A few weeks ago we were in Greifswald, an old Hanseatic League city in the north of Germany, made famous by its university and the paintings of Casper David Friedrich. Whilst we were there, Katrin and I took a walk along the River Ryck, from our hotel in the fishing village of Wieck to the old town of Greifswald itself, and back again. The short piece that I wrote about the walk for Caught by the River was published yesterday:
“Our hotel sat right at the end of Wieck harbour, at the very point where the river Ryck empties out into the Bay of Greifswald and the Baltic Sea after its 28 kilometre journey east from its source close to the onomatopoeically-named town of Grimmen. We drove north from Berlin along the autobahn in the driving rain, aiming for this little fishing village with its neat harbour in the shadow of a hand-cranked wooden bascule bridge, to escape the post-holiday blues and explore the old Hanseatic city of Greifswald, five kilometres up stream. The next morning, after watching the small fishing boats navigate the last stretch of river and into the bay, we took our first steps along the embankment path towards the historic centre of the city, the socialist-era apartment blocks of the eastern suburbs standing gloomy in the drizzle a mile or so away…”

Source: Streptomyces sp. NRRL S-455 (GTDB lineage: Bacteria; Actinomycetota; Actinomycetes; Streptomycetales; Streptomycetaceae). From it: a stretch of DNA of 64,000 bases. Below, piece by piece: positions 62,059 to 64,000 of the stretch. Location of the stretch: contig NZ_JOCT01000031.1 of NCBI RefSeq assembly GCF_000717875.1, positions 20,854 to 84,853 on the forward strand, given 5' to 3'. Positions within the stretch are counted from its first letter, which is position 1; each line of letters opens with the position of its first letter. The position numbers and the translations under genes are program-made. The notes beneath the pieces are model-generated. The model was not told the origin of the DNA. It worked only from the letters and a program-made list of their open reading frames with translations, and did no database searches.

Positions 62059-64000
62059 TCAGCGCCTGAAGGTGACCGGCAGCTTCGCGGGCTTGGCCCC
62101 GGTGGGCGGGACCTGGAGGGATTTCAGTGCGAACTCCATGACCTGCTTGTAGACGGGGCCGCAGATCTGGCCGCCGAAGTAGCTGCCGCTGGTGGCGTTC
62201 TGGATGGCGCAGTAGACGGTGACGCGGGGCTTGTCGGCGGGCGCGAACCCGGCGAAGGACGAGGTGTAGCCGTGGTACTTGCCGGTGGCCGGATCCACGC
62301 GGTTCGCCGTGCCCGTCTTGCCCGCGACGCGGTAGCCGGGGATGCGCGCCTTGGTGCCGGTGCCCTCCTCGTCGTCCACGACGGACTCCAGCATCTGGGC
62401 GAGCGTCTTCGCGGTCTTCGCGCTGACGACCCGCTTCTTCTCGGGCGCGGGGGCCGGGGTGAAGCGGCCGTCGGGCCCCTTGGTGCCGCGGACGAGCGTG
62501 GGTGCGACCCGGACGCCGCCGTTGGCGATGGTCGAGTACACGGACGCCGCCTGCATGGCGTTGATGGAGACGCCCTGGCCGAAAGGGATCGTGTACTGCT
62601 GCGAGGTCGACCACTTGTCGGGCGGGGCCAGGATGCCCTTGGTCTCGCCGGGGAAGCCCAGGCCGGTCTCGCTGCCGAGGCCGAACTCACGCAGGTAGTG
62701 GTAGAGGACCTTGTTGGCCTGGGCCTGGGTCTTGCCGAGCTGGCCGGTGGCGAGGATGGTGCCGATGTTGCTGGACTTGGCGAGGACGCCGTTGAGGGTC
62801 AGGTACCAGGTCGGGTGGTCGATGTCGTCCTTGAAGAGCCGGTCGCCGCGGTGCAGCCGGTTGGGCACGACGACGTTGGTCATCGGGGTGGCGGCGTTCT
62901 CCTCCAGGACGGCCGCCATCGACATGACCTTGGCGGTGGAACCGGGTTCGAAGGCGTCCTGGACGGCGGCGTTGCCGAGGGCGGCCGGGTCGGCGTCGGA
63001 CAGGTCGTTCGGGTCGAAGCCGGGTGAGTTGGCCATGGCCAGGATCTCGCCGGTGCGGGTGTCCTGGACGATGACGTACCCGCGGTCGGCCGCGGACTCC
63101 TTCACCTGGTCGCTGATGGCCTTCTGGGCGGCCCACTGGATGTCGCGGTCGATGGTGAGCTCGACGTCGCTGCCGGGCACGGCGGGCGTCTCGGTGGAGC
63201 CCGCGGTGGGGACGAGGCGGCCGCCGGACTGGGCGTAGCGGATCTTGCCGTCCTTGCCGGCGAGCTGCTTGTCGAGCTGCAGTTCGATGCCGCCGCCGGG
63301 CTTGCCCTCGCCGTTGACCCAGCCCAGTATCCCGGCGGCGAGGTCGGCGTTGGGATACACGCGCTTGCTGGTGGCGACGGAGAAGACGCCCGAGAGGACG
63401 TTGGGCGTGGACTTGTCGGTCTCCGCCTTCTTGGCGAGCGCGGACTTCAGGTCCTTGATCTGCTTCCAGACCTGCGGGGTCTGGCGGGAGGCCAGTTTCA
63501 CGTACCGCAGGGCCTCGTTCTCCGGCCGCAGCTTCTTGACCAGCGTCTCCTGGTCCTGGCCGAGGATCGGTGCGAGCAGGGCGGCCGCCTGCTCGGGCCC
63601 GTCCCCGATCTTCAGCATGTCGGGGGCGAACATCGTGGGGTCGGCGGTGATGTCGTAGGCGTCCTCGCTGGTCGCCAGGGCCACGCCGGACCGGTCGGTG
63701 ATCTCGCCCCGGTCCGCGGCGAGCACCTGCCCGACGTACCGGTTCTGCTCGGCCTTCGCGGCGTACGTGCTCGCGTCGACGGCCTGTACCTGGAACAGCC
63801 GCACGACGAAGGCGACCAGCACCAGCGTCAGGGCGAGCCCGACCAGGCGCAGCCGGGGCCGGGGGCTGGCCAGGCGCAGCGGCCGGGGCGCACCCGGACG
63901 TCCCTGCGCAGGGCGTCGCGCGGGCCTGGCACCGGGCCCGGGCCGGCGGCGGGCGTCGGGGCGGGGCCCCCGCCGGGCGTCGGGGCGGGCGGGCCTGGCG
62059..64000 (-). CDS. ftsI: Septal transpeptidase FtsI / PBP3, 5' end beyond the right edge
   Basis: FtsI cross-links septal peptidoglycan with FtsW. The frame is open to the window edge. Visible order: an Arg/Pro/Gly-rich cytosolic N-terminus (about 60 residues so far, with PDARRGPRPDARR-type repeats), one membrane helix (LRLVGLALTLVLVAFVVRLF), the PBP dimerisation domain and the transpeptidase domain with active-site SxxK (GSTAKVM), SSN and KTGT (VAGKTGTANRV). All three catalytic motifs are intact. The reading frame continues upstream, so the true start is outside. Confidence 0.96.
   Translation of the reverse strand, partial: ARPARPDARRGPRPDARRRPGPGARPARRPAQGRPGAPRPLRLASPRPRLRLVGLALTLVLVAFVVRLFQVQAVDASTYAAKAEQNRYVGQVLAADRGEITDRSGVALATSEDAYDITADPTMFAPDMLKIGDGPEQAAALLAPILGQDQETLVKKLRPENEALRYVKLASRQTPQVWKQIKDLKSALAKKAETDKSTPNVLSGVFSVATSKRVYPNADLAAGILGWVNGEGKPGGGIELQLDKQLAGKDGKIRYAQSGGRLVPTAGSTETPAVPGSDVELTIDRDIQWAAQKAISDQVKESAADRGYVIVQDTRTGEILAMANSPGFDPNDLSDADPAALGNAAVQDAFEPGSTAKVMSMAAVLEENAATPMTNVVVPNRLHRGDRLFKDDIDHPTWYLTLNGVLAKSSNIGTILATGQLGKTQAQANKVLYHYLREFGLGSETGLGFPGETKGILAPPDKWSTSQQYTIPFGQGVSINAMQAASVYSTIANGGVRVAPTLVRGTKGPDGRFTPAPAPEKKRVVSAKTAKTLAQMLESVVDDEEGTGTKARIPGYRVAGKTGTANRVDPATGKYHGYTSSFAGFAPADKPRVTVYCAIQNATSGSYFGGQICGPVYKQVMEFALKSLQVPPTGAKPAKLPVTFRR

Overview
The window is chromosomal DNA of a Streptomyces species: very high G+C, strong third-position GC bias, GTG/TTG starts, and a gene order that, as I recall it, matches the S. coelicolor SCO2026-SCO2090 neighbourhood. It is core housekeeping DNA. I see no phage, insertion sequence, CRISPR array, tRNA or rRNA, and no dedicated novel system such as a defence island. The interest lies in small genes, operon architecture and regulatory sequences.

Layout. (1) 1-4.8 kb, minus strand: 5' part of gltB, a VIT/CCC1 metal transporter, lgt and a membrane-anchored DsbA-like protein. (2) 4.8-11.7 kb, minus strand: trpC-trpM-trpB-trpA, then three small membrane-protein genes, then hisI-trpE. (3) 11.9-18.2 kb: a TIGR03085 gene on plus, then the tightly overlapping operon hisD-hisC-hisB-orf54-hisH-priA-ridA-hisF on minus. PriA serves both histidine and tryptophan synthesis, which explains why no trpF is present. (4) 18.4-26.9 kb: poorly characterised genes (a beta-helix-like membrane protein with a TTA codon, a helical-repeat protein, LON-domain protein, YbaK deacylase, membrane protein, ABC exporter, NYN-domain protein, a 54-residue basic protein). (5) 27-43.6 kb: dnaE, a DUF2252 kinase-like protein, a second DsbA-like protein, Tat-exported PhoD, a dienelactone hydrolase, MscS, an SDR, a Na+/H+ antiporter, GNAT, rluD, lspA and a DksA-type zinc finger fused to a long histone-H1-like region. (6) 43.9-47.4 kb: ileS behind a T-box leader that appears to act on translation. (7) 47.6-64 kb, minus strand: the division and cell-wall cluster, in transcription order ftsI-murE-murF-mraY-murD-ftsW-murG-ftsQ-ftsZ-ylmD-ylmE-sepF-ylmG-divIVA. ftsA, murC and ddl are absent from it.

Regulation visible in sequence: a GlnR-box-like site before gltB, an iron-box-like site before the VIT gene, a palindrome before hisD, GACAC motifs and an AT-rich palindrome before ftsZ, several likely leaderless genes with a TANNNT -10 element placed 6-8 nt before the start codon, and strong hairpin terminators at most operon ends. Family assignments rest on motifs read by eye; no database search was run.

You can read the rest of the piece on Caught by the River, but here are some more pictures from the walk of a very beautiful and interesting corner of Germany, by Katrin Schönig:
Words: Paul Scraton
Pictures: Katrin Schönig
Just my sort of place! I have always had an interest in Hanseatic places too. I remember going to one on the Baltic, then in East Germany still, on a New Year’s Day from Hamburg on a very rickety old train. Atmospheric!